Monday, August 13, 2007

High school math - 8/13

I spent a lot of time travelling and meeting new people this summer. It was a busy summer. I do remember one conversation that I had with a gentleman about teaching math in high school. His comment was that most people do not use high school math after they get out of school. Is this true? I know that a lot of the math that is learned in school would be more applicable to an engineer, but is it useful to a person who is working in a non-math related field? If high school math is giving exposure to students to try to push them into the fields that are math related, then should we be teaching something else to the "non-math" students? How could a math curriculum be changed to have more relevance to the real world? I have been questioning the need for all the things that are being taught to our students in the math curriculum and I wonder how much of what they learn is going to be used beyond the classroom walls. What else can be done in a classroom setting that can teach problem-solving, logic, reasoning, attention to detail, etc. that are learned from a math class without having to teach topics that might only be applicable to a future engineer?


Blogger zac said...


The problem with most high school mathematics is that it is text-book based (and test-based).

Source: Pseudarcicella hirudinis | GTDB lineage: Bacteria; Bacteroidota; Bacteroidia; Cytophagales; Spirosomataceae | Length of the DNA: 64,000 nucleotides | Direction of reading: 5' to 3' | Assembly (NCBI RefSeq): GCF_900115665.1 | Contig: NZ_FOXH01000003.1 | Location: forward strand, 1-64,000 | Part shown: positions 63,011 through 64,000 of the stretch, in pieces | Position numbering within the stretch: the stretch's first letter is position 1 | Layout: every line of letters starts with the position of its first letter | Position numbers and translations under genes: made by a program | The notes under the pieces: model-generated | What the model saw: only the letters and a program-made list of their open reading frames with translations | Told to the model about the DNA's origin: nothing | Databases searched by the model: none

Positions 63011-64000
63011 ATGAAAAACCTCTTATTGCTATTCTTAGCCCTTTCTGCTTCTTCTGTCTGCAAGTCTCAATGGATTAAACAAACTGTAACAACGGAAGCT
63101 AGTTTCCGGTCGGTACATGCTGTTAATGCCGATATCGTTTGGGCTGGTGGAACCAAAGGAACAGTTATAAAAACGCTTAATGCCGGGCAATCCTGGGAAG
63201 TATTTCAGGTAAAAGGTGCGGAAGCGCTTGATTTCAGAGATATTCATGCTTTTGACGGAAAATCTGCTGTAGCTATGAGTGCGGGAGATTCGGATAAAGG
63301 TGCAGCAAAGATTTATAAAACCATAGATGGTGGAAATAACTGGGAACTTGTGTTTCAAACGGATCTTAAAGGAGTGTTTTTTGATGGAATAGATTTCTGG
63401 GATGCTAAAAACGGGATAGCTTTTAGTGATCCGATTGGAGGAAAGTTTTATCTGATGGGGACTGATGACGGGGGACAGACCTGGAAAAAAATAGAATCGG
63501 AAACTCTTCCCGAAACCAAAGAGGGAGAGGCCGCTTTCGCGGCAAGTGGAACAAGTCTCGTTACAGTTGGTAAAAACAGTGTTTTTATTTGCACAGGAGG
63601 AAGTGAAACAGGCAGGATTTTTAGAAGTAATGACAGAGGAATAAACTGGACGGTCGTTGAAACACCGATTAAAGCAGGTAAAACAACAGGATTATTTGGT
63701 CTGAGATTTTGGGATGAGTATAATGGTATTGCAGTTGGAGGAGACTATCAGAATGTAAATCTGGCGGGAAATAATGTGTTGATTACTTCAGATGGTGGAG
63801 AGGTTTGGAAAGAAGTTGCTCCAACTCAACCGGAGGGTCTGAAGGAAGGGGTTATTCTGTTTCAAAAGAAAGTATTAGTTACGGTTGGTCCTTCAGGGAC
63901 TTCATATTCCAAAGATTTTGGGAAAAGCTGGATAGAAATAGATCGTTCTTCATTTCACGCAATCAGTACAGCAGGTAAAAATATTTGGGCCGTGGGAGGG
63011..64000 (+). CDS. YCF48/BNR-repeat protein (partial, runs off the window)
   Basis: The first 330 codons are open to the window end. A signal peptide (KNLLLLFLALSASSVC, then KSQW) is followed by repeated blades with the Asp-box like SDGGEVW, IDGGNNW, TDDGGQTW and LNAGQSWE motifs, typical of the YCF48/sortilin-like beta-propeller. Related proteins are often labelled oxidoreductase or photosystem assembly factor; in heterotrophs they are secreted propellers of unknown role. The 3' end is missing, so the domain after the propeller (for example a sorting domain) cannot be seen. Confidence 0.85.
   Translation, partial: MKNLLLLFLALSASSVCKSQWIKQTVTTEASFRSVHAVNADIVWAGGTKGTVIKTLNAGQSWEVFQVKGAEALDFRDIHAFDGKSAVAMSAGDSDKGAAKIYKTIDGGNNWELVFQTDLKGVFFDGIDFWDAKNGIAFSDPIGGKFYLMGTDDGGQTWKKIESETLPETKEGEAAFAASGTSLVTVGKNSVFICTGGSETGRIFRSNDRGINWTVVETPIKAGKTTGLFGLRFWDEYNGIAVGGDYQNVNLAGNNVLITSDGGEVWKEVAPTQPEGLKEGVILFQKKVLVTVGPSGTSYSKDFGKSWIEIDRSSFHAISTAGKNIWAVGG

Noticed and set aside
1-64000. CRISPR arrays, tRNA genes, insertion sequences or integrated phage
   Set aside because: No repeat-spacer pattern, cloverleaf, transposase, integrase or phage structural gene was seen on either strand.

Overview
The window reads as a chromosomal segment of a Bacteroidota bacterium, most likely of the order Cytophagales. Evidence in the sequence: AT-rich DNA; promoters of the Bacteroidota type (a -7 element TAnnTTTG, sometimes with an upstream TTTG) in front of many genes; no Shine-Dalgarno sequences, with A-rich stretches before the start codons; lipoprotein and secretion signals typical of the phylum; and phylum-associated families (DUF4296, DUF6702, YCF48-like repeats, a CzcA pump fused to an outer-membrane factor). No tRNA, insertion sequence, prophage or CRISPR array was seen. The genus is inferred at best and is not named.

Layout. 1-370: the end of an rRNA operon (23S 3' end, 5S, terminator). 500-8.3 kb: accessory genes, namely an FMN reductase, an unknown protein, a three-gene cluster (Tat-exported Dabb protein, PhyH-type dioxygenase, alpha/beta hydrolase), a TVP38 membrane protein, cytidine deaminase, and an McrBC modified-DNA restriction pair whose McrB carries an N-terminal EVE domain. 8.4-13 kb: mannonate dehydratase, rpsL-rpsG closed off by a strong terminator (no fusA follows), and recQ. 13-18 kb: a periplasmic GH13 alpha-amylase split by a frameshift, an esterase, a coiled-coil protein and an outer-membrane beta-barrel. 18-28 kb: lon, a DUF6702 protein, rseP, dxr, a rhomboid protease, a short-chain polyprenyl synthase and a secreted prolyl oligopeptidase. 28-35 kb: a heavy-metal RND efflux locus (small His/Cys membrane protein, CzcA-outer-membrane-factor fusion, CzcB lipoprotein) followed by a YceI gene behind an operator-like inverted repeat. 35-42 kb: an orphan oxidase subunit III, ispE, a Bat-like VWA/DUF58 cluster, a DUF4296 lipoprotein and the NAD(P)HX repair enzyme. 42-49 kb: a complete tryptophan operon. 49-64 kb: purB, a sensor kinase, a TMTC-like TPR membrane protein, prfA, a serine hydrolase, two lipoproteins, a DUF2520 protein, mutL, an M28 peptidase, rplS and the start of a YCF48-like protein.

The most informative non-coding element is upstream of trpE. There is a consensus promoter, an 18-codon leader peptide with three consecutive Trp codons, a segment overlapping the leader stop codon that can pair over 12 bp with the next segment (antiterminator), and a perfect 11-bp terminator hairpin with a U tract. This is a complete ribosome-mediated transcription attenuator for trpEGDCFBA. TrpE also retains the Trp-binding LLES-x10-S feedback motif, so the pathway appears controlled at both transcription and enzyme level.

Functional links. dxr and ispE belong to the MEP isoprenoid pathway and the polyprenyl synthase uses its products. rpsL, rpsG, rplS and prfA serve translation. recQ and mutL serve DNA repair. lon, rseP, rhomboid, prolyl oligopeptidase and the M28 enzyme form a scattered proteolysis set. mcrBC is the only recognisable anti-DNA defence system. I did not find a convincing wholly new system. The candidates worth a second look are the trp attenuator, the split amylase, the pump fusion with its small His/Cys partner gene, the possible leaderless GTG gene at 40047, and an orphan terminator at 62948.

Math should be taught the way science should be taught - starting from intriguing problems that inspire the students to want to discover more and solve more.

We first learn math as a natural part of life (counting, concepts of "more" and "less", measurement, etc). It's only after schools institutionalize the learning that students rightly get the feeling that they will never use most of it later.

You may be interested to read: When am I gonna use this stuff?"

11:56 PM  
Blogger Karl Fisch said...

Excellent questions, James. My thinking is pretty much along the same lines as Zac's - we should be asking students to solve intriguing problems, real problems, relevant problems. In short, we should be asking them to do math, really apply math, not just to learn facts and algorithms that other folks have learned.

One of the things that has always bothered me about my own math education was that it wasn't until college, deep into my math major, that I had the opportunity to take a course called "Applied Math." I've always wondered, shouldn't it have been applied math all along the way for kids, and not just saved for math majors in college? Yes, I know, folks will argue that you have to have all that other stuff before you can apply it, and there is some truth to that. But I just don't think it's that cut and dried - I think you can combine the two approaches and allow students to experience and apply mathematics at all levels.

For me, though, one of the biggest hurdles (in addition to everyone's conception of what "math" is supposed to be) is the curriculum we have. It really is designed in many ways to prepare folks to be math professors, and obviously not too many students are going to end up there. Some of the most interesting, relevant, and useful mathematics for all students - both when they are in high school and after they get out - is probability and statistics. Yet that course is an elective that relatively few students take. And while certainly more of that is being incorporated into our Algebra I and II courses, I still think it's not emphasized enough.

Not for school, but for life, we learn. If we believe that, then perhaps we need to rethink our math curriculum just a little at AHS.

1:25 PM  

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